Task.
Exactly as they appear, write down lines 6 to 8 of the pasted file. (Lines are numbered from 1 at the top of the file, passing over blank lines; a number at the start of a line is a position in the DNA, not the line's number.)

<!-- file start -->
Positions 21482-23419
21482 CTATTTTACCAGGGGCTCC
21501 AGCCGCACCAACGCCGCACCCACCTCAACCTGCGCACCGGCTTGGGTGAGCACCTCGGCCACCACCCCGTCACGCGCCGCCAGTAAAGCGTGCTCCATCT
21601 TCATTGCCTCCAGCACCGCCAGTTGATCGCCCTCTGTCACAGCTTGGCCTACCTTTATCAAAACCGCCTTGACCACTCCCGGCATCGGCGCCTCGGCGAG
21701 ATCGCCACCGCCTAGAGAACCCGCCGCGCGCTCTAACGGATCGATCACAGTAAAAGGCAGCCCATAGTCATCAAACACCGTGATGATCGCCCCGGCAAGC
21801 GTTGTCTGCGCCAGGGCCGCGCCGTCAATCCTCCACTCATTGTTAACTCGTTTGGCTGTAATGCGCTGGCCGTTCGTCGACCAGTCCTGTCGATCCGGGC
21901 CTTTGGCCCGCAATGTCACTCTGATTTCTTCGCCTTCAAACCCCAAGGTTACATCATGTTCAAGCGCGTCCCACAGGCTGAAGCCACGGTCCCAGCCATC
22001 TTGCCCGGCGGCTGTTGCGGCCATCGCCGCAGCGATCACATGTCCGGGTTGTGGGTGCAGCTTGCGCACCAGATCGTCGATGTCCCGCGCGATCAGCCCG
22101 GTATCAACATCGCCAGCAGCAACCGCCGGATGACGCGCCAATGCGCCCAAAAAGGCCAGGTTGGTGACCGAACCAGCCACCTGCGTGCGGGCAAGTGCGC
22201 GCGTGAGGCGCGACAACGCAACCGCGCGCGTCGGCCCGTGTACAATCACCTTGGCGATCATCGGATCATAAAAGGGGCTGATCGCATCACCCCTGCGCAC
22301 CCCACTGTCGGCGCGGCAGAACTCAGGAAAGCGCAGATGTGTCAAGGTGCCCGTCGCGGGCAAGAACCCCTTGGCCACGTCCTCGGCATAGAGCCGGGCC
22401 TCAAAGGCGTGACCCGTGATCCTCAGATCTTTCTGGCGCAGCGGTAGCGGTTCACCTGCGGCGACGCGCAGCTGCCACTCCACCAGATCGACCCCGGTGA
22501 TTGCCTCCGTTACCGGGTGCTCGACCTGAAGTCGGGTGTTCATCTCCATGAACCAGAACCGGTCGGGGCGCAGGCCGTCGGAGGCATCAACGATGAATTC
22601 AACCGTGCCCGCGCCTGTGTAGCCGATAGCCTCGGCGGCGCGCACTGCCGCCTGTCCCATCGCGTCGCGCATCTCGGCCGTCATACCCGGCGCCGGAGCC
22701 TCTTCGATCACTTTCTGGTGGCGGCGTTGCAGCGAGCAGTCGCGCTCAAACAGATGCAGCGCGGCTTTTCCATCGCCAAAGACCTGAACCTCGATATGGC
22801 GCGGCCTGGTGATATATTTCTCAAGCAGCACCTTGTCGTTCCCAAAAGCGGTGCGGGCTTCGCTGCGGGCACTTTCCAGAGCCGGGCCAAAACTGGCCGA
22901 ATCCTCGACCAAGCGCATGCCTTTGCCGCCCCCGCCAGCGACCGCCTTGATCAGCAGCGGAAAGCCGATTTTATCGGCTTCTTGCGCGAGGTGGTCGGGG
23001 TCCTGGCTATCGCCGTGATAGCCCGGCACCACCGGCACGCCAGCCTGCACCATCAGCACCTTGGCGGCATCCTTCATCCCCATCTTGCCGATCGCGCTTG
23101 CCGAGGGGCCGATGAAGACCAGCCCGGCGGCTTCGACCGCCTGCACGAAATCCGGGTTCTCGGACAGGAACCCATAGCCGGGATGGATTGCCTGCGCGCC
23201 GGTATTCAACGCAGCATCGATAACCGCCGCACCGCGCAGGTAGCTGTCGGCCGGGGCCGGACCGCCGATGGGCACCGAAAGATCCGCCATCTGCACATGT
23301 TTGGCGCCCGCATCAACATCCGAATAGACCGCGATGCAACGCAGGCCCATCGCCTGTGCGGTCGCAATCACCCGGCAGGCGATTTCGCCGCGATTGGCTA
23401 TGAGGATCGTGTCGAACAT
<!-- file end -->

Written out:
21801 GTTGTCTGCGCCAGGGCCGCGCCGTCAATCCTCCACTCATTGTTAACTCGTTTGGCTGTAATGCGCTGGCCGTTCGTCGACCAGTCCTGTCGATCCGGGC
21901 CTTTGGCCCGCAATGTCACTCTGATTTCTTCGCCTTCAAACCCCAAGGTTACATCATGTTCAAGCGCGTCCCACAGGCTGAAGCCACGGTCCCAGCCATC
22001 TTGCCCGGCGGCTGTTGCGGCCATCGCCGCAGCGATCACATGTCCGGGTTGTGGGTGCAGCTTGCGCACCAGATCGTCGATGTCCCGCGCGATCAGCCCG